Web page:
The latest news in bailouts involves GE Capital. Apparently, the company has gone begging to the FDIC for a bailout. In fact, the FDIC has offered to back $139 billion in GE Capital debt. I have serious reservations about this move by Sheila Bair. In fact, I am outraged.
First, as I understand it, the FDIC has much less than $139 billion in capital on hand. And they have hundreds of banks to watch that are busy going broke. So, how is it possible that they can guarantee GE Capital’s debt? The answer is they cannot. American taxpayers are what is behind this move just as they were with Fannie and Freddie – not that we will get stuck with the bill as GE is not going under, but the FDIC certainly can’t pay. (UPDATE: a reader who writes the blog “Skeptical CPA” is not so sanguine about GE and passed on a post he wrote doubting GE Capital’s funding model.)
Second, how is GE a AAA company? As I understood it, AAA means bullet-proof, high quality, or excellent. If a company needs the support of the government, it is not possible to be considered AAA. Do you see Berkshire Hathaway going cap in hand to the government for a bailout? As a matter of fact, Berkshire assisted GE Capital by buying preferred shares at a steep price, which allowed the company to raise billions in capital. The difference is striking.
Third, GE Capital isn’t even a bank.** The FDIC only deals with depositary institutions. Are you kidding me? The U.S. Government is obviously willing to do anything to bail out financial institutions at this point. Forget rules and regulations. Just give them the money.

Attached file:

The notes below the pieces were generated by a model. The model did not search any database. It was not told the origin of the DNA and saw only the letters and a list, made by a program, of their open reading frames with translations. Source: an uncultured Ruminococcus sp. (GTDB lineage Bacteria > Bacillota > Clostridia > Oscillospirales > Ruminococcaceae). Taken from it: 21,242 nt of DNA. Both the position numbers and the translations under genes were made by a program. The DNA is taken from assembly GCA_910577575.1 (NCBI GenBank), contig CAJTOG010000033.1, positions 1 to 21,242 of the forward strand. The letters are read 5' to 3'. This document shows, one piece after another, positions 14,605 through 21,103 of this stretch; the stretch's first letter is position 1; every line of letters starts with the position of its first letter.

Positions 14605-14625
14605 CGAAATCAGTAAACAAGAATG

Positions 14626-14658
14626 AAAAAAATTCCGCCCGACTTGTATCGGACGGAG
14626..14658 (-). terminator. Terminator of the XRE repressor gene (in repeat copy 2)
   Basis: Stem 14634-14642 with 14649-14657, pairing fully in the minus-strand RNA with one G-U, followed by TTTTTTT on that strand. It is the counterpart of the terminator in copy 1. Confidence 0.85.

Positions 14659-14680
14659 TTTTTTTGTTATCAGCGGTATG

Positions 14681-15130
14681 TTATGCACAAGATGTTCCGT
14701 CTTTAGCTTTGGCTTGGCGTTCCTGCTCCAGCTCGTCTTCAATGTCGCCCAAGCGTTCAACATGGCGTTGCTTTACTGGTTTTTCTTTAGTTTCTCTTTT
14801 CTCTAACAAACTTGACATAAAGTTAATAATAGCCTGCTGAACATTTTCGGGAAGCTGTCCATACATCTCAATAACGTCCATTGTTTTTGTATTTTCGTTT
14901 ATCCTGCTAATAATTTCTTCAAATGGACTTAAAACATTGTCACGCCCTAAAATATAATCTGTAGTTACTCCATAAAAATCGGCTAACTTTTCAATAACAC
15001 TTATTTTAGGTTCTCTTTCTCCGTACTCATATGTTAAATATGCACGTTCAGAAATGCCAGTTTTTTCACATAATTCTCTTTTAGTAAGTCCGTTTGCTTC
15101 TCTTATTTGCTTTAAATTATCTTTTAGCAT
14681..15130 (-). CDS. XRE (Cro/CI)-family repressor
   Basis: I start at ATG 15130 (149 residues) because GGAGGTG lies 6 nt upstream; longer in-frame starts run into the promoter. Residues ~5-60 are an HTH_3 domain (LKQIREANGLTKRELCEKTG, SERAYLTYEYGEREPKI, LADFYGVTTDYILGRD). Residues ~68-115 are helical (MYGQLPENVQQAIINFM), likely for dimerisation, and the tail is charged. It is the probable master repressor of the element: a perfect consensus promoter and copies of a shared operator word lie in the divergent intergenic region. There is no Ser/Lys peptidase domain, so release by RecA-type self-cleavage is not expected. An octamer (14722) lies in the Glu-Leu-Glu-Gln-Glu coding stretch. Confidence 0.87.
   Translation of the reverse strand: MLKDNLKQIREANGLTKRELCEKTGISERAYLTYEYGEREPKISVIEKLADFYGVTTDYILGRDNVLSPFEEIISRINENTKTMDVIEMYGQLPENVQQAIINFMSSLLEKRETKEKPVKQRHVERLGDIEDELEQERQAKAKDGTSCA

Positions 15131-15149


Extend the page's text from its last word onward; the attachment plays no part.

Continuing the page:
G.E.’s AAA rating is a sham.
General Electric said Wednesday that the federal government had agreed to insure as much as $139 billion in debt for its lending subsidiary, GE Capital. This is the second time in a month that G.E. has turned to a federal program aimed at helping companies during the global credit crisis.
GE Capital is not a bank, but granting it access to a new program from the Federal Deposit Insurance Corporation may reassure investors and help the lender compete with banks that already have government-protected debt, a G.E. spokesman, Russell Wilkerson, told Bloomberg News.
“Inclusion in this program will allow us to source our debt competitively with other participating financial institutions,” Mr. Wilkerson said.
The F.D.I.C. program covers about $139 billion of G.E.’s debt, or 125 percent of total senior unsecured debt outstanding as of Sept. 30 and maturing by June 30.
F.D.I.C. to Back $139 Billion in GE Capital Debt – Deal Book
**UPDATE 17 Nov 2008 – 1700 ET: GE Capital actually is a bank. I have a new post addressing this correction here.